Feds Investigate Evidence of Fraud in Seattle Port Projects

Published March 1, 2008

The U.S. Department of Justice has launched a criminal investigation of the Port of Seattle after a recent performance audit uncovered compelling evidence that fraud may have occurred in some of the port’s construction projects.

The port’s facilities, including the Seattle-Tacoma International Airport, support nearly $12 billion in annual revenue. Five elected part-time commissioners oversee a 1,700-member staff.

The audit, released December 20 by State Auditor Brian Sonntag, found the port wasted nearly $100 million in taxpayer dollars and violated numerous state laws on projects from January 2004 through March 2007.

No Controls in Place

The audit’s findings revealed “no controls were in place to deter, prevent, or detect bribery, kickbacks, illegal gratuity, or bid-rigging schemes.” In addition, auditors found the port frequently circumvents competitive bidding requirements and fails to enforce basic contract provisions, “resulting in delays, extra costs, and an inability to defend against claims.”

Numerous contracts were awarded without any evidence of competition, and in some cases, the audit found, the port awarded sole-source contracts to former port employees. Auditors also found evidence some employees illegally altered contractor invoices to pay them for work that exceeded maximum contract amounts.

Details of certain contracts were concealed from the port’s commission, the audit notes. For example, port management authorized a third runway contract that cost $32.7 million more than the port engineer’s original estimate and that the auditors say violated state law.

Astonishing Cost Increases

The audit lists several examples to support the overall conclusion that port construction management lacks cost controls and accountability.

A consulting agreement awarded in 1993 grew without competition from $950,000 to more than $30 million. In another case, a consulting agreement awarded in 1998 increased without competition from $10 million to more than $120 million and is currently being used “to augment Port staffing, unnecessarily costing taxpayers $60.5 million,” the audit charges.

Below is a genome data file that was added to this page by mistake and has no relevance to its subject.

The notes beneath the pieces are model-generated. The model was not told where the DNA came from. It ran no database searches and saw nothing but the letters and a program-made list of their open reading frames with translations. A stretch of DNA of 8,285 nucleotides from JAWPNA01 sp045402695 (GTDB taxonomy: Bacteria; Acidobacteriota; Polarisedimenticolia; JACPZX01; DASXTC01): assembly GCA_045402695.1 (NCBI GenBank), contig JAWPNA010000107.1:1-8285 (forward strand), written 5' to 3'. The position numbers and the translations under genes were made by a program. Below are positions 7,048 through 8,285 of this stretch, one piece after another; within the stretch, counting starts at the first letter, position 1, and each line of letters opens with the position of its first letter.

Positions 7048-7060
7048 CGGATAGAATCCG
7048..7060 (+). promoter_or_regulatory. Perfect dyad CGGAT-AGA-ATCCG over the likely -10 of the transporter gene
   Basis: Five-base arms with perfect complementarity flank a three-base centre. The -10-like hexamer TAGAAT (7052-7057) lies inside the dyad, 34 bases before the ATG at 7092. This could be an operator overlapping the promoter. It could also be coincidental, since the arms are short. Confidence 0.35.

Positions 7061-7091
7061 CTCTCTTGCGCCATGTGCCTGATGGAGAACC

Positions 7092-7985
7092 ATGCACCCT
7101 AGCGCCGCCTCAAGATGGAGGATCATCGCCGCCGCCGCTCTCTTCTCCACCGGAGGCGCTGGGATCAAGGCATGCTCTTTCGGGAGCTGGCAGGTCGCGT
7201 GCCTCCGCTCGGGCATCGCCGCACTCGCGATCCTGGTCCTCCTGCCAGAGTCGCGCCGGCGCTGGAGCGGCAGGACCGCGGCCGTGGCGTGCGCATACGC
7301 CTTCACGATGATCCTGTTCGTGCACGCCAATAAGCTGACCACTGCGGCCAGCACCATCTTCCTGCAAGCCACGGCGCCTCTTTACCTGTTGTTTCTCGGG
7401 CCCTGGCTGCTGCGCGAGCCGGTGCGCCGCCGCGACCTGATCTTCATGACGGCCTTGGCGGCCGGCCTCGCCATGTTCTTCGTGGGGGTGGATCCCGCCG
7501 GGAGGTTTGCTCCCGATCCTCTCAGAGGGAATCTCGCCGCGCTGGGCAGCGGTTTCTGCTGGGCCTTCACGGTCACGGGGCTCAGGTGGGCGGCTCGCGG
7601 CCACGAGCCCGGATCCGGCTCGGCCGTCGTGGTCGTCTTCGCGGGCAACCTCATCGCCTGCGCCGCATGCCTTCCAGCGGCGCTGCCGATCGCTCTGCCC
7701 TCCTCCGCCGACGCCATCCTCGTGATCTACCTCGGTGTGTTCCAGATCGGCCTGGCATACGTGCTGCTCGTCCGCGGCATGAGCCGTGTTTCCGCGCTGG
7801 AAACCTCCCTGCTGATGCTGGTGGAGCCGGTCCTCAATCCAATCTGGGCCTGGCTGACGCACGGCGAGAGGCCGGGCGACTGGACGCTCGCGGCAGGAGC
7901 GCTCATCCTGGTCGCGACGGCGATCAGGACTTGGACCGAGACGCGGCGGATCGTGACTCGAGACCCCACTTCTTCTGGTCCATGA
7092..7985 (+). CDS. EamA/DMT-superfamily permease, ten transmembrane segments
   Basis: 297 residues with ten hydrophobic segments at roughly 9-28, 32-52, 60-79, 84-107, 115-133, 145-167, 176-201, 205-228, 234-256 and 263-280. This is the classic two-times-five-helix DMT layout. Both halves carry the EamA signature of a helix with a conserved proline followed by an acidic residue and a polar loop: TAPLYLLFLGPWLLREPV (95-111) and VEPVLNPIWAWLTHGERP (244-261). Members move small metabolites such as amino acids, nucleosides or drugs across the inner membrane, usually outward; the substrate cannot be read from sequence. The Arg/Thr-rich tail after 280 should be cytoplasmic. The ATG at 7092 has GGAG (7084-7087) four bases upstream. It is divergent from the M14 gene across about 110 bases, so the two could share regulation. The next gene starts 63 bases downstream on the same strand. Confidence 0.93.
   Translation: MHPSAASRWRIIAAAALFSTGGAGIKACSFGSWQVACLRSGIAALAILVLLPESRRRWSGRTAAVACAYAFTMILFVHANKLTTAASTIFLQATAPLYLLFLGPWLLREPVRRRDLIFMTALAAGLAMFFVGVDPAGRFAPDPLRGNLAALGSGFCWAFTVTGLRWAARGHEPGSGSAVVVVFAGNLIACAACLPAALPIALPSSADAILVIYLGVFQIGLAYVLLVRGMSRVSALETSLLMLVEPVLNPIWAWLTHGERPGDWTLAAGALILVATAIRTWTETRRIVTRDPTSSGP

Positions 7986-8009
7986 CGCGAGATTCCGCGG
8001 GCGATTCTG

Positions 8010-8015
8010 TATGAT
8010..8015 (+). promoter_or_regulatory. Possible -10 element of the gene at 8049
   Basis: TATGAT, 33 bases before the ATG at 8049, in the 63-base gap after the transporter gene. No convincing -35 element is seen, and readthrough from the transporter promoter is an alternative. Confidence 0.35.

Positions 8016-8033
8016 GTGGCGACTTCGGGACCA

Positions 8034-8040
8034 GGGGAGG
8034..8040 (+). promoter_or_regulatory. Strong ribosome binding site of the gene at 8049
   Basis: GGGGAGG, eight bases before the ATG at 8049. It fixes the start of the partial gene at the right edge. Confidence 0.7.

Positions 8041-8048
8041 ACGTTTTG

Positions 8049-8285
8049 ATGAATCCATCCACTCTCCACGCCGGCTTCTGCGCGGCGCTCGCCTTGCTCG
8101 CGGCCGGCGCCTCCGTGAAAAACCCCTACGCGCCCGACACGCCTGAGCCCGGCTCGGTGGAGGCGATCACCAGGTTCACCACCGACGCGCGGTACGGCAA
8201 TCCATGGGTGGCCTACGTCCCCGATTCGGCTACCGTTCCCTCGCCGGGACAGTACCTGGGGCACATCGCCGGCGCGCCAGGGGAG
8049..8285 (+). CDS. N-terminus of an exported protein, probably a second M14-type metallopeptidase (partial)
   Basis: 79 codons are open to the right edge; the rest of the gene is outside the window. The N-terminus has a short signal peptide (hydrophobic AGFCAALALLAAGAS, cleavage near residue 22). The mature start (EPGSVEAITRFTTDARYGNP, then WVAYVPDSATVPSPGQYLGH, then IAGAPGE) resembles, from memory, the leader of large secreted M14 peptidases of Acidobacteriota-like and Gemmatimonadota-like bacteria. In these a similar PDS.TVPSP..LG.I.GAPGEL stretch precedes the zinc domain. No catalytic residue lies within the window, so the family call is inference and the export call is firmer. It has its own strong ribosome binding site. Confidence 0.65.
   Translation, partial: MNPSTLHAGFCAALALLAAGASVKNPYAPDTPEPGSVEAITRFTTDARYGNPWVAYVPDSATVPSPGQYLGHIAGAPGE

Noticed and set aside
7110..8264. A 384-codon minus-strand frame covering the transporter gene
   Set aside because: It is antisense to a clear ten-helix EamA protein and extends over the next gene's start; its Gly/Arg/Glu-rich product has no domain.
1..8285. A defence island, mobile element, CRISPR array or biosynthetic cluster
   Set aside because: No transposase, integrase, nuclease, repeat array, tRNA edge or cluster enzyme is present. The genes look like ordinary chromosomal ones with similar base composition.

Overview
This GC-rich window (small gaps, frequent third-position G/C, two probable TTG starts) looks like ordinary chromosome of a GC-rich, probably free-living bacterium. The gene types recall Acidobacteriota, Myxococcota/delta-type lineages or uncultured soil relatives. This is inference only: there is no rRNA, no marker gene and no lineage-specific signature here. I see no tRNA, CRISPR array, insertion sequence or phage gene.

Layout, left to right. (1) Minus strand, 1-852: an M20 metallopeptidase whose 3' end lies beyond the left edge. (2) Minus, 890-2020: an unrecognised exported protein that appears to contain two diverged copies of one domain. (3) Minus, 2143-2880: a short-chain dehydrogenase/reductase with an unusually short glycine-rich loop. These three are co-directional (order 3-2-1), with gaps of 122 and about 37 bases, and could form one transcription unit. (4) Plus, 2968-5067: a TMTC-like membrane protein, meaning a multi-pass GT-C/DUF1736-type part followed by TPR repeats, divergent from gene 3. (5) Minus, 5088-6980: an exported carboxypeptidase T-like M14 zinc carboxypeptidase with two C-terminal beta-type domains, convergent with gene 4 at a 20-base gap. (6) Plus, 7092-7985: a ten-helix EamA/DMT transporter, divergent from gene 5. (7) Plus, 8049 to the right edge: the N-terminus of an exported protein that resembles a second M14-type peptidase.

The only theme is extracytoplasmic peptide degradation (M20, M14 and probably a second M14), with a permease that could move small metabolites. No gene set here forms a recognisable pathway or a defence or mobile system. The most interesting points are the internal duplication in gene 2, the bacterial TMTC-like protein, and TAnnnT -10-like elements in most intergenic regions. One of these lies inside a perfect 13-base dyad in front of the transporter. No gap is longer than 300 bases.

Refused to Tell Truth

Auditors claim some port workers doctored documents, delayed responses, and tried to obstruct the investigation.

At least 13 port officials refused to sign standard statements confirming what they had told the auditors was true, among other things.

These normally routine statements included language saying the officials had “no knowledge of any allegations of fraud or suspected fraud” in the port’s construction contracts.

Formal Denials Issued

Port officials did not agree with all of the audit’s findings.

Port Chief Executive Tay Yoshitani issued a formal statement disputing auditor claims that the port wasted taxpayer dollars (http://www.portseattle.org/about/organization/ceomessage.shtml). He also denied accusations port employees deliberately obstructed the audit investigation or altered information, saying instead they “updated and assembled” information for the auditors’ convenience.

“Given the get-it-done attitude of the staff members involved with many of these large construction projects, I’m sure that some employees went on to the next challenge and left the paperwork for later. In the future, we will not let good intentions get in the way of good record keeping,” Yoshitani said.

‘Abdicated Responsibilities’

Evergreen Freedom Foundation President Bob Williams was disappointed in the port’s response.

“This performance audit shows a completely unacceptable level of misfeasance and malfeasance throughout the entire Port of Seattle operation. The elected commissioners, senior management, and everybody else below them abdicated their responsibilities to the taxpayers and customers to a degree that is unimaginable to the average person.”

The audit issued three overall recommendations for the port, in order to ensure “a genuine opportunity to reduce the port’s vulnerability to loss and to ensure construction projects are completed on time and within projected costs.”

  • Appoint a Chief Procurement Officer. All procurement authority, including contract awards, approval of contract change orders, and amendments and other related activities should be reassigned to the procurement officer.
  • The Port Commission should reassert its responsibility for port management. The elected commissioners should provide stronger oversight of port operations and take back much of the decision-making responsibility that has been delegated to port management, particularly as it relates to capital projects.
  • Restructure the port’s internal audit function. The individual or individuals in this position should report directly to the port’s chief executive and an independent audit committee, not to the chief financial officer.

Amber Gunn ([email protected]) is a policy analyst for the Evergreen Freedom Foundation’s Economic Policy Center.

For more information …

Performance Audit Report: Port of Seattle Construction Management: http://www.sao.wa.gov/Reports/AuditReports/AuditReportFiles/ar1000008.pdf.